Ventures Winter 2016 - Page 8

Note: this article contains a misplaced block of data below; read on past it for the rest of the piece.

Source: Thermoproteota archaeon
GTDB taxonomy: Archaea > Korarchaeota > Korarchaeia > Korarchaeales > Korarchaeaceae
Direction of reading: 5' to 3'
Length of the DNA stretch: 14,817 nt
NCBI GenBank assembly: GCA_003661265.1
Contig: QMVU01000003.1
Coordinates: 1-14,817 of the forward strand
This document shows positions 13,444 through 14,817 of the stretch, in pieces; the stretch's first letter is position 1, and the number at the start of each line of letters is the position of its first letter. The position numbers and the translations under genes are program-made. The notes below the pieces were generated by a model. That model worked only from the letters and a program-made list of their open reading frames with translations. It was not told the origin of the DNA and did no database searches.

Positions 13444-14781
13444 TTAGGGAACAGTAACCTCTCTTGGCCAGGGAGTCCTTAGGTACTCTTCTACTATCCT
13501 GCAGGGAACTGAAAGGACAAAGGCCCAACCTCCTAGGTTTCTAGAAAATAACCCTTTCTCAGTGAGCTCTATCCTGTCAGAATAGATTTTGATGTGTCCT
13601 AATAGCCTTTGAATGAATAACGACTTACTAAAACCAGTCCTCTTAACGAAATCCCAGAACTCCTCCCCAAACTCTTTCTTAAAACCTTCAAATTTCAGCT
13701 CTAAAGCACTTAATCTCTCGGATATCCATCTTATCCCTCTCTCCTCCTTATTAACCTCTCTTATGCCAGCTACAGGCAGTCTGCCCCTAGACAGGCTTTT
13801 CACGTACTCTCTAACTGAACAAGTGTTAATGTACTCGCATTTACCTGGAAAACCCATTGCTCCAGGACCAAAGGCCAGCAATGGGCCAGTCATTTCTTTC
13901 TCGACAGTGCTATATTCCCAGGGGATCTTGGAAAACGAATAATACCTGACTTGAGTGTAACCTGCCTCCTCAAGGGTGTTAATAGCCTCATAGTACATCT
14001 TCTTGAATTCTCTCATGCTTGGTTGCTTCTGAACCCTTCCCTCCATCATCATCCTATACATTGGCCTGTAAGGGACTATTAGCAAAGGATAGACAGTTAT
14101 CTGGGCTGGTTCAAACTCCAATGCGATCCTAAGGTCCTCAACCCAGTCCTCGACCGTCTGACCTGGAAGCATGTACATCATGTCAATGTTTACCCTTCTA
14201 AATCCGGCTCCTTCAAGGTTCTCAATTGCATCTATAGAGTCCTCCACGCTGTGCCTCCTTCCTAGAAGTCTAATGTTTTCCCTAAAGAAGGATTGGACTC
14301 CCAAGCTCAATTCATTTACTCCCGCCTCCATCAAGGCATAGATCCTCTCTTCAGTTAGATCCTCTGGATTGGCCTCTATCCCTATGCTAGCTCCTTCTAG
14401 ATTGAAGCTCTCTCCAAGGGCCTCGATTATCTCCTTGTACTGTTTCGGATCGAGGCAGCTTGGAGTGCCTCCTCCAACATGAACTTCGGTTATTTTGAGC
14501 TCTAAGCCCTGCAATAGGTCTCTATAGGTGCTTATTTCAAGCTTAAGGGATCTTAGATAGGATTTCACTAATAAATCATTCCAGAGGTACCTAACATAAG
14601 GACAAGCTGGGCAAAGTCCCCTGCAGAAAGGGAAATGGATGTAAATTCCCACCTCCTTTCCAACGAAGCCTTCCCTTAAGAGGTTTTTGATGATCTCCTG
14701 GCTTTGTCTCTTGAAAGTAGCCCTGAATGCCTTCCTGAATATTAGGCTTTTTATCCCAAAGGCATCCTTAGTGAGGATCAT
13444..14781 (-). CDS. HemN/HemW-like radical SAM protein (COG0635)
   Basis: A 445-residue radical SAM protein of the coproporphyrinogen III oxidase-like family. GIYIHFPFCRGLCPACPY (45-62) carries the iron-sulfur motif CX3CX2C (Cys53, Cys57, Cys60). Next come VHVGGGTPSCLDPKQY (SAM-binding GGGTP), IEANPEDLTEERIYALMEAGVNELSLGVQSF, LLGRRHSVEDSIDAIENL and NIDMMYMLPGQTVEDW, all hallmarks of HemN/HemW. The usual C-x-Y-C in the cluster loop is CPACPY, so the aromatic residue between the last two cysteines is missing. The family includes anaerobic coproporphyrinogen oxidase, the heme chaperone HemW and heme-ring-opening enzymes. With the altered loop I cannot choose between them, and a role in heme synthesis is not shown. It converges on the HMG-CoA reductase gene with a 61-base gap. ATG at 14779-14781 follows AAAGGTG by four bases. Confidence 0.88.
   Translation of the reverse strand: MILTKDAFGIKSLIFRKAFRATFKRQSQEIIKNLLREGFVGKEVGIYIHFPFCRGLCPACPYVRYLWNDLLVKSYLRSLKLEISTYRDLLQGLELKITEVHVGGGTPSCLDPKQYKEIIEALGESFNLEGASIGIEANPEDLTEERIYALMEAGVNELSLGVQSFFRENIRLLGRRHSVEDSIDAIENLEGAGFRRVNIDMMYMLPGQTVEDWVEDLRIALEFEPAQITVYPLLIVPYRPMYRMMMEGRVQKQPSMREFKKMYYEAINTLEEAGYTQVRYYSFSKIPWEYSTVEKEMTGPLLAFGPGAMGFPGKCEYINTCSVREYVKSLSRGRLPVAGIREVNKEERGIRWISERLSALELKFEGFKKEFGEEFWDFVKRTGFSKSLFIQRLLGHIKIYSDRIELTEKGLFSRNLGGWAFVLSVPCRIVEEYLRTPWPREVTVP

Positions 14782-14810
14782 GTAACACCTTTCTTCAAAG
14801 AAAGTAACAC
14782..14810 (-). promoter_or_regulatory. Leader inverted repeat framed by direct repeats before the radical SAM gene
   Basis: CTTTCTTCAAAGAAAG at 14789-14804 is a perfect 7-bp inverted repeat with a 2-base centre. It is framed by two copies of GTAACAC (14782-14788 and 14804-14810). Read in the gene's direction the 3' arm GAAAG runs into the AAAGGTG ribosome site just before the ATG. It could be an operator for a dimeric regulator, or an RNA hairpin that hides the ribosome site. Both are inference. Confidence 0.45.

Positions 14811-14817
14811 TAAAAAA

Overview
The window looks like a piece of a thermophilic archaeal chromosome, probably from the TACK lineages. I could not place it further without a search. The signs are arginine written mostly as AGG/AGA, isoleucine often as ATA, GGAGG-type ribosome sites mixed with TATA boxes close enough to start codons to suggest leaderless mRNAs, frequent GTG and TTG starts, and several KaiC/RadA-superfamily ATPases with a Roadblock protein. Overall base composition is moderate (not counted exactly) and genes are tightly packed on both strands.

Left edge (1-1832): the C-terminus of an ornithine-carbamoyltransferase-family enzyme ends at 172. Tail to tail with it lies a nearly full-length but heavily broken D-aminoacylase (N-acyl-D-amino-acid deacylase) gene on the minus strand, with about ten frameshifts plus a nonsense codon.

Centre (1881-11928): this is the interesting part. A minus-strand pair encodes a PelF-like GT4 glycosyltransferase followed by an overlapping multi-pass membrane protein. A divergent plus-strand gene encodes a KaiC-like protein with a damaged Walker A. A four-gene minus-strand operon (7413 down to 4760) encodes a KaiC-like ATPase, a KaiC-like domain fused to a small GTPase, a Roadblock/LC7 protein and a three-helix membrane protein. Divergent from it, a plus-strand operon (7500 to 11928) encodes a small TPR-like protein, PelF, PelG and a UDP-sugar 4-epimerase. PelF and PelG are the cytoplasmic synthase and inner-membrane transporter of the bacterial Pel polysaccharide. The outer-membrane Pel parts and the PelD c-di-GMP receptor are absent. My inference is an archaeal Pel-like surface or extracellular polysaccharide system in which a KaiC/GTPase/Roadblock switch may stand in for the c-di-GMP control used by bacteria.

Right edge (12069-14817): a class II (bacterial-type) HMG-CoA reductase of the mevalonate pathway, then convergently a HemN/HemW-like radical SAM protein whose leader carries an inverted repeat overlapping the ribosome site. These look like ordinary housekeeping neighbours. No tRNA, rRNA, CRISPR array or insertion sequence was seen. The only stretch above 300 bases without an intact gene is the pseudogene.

YEAR IN REVIEW YEAR IN REVIEW NEW ACADEMIC CENTER, TWO SCHOOLS NAMED Announced as “Breaking News” in the fall issue of Ventures, the new, state-of-the-art, 200-000-square-foot building that opened at the start of the fall semester officially has been named the Kevin J. Manning Academic Center. During the Aug. 30 opening of the Center, it also was announced that the University had received naming gifts for two of its Schools. The naming of the Center honors Stevenson’s president, who will be retiring in June 2017 after 17 years of leading the institution. “Kevin Manning is the visionary who took us from Villa Julie College to Stevenson University,” says James Stradtner, Esq., CFA, Chair of Stevenson’s Board of Trustees and Senior Advisor for Century Equity Partners. “It is only fitting that we name this signature building in recognition of all that he has accomplished.” The first naming gift, from Malcolm and Sandy Berman, created the Sandra R. Berman School of Nursing and Health Professions, named in honor of her dedication to philanthropic work toward improving healthcare and education. Married for nearly 60 years, the Bermans have shown their commitment for supporting a wide range of institutions and causes. Sandy Berman began her tenure on Stevenson’s Board of Trustees in 2013. She has worked to help ensure that the greater Baltimore community has a qualified pool of capable and welltrained nurses and healthcare professionals. One of these efforts was the establishment of an endowed fund at Stevenson to provide scholarships to nursing students. “The nurses I’ve met at area hospitals I’m associated with who graduated from Stevenson are extremely compassionate and knowledgeable,” Sandy Berman says. “I can tell that they’re getting a great education. I took a few classes when the University was known as Villa Julie College, and to see how it has expanded through the years is remarkable.” Malcolm Berman made the donation because of his wife’s involvement on the Board of Trustees and the University in general. “She loves her activities on the Board, and she’s actively involved with Stevenson because healthcare and education are important issues to her. I’m just so very proud of all that she does.” The second gift, from the Beverly K. and Jerome M. Fine Foundation, under the direction of its trustees Louis and Phyllis Friedman, created the Beverly K. Fine School of the Sciences, also housed in the new Academic Center. 6 | VENTURES/WINTER 2016-2017 STEVENSON’S NEW OLYMPIC CONNECTION As trustees of the Beverly K. and Jerome M. Fine Foundation, the Friedmans decided that the opportunity to name the School of the Sciences in memory of Jerome Fine’s wife, Beverly, was the right decision for the philanthropic interests of both the Fines and the foundation. “Opportunities like this rarely present themselves, and Phyllis and I were both delighted to be able to reflect the wishes of the Fines in naming the School of the Sciences for Beverly,” says Louis Friedman, Mr. Fine’s attorney for many years. The Fines lost their daughter, Diane, at an early age; she was an English professor and adjunct professor at Villa Julie College, which created the connection to Stevenson, says Phyllis Friedman. “This was an incredible opportunity to memorialize Beverly by naming a school targeted to young people who will obtain the knowledge and skills necessary to prepare them for jobs in our new workforce,” she adds. “This gift expresses in a most positive way Beverly’s concerns for society that the foundation and its mission reflect.” The Friedmans, as Trustees of the Emmert Hobbs Foundation, have also committed funds for the naming of the Emmert Hobbs Foundation SoLVE Center at Stevenson. The SoLVE Center (Solutions for Learning in a Vibrant Environment) offers an innovative cooperative learning support program for students studying the sciences and nursing at Stevenson. At the opening ceremony, Manning said, “This day has been a dual honor for me as president. The naming of the Academic Center is certainly humbling, but the generosity of the Bermans and the Fine Foundation also gives confirmation to the goals that we collectively set forth more than a decade ago: to complete our transformation into a university. We could not have reached this point without the dedication of many employees as well as friends and supporters of Stevenson.” The University’s new Head Coach of Men’s Volleyball, Aldis Berzins, brings with him the shine of Olympic gold, having medaled with the 1984 United States men's volleyball team. "With the success that our men's volleyball program has enjoyed recently, it was important to us to select a coach that would keep the positive momentum going," says Director of Athletics Brett Adams.  The Stevenson men's volleyball program reached the semifinals of the 2016 NCAA Division III Men's Volleyball Championship this past spring after capturing the program's first Continental Volleyball Conference (CVC) title. The Mustangs finished 26-8 overall. Berzins competed for the United States as a member of the men's volleyball team at the 1984 Summer Olympics in Los Angeles. The United States defeated Brazil to earn gold, marking the first time the U.S. had won gold in the sport. He was the MVP Did You Know? Aldis Berzins isn’t Stevenson’s only coach to seen have the Olympic spotlight—he shares that honor with Laurel Martin, Head Coach of Field Hockey. The 1996 Olympian and member of the United States Field Hockey Association Hall of Fame, Martin began her sixth season as the head field hockey coach at Stevenson in 2016. During Martin's tenure, the Mustangs have steadily improved to become one of the top teams in the region. In 2015 Stevenson reached the MAC Commonwealth championship game for the first time in program history and also advanced to the ECAC Mid-Atlantic championship game for the second straight season.  A 1991 graduate of the University of North Carolina, Martin was a three-time All-American and played on the 1989 national championship team. In 1990, she was named team captain before competing in the World University Games (Sheffield, England), the Pan-American Games (Havana, Cuba), and the Olympic Qualifying Tournament (Auckland, New Zealand) in 1991. In 1994, Martin played for the U.S. National Team in the World Cup held in Dublin, Ireland. She returned to the Pan-American Games, this time in Buenos Aires, Argentina, in 1995. In 1996, she became a United States Olympian in the Atlanta games. of the men's national team in 1983. An All-American collegiately at Ohio State, Berzins was also an assistant coach on the 1996 United States women's volleyball Olympic team. From July 2001 until December 2015, he served as Senior Director of Sports Development and Coaching Education for Special Olympics International based in Washington, D.C. “In Aldis Berzins, we have someone who has played, won, and coached at the highest level, and his experience and connections in the volleyball community will make him an asset to Stevenson University and our men's volleyball program,” Adams added. Berzins is excited about this new chapter in his life. “I look forward to building on the success that the program has already had, and to share my lifelong experiences in playing and coaching volleyball to continue to grow the program." Of Stevenson’s 27 Division III athletic teams, 17 are Olympic sports, 16 of them for the summer gam es and two for the winter games. Here’s the breakdown: Summer Basketball (men’s and women’s) Beach volleyball Field hockey Football (our soccer teams, men’s and women’s) Golf (men’s and women’s) Swimming (men’s and women’s) Tennis (men’s and women’s) Track and field (men’s and women’s outdoor) Volleyball (men’s and women’s) Winter Ice hockey (men’s and women’s) STEVENSON.EDU | 7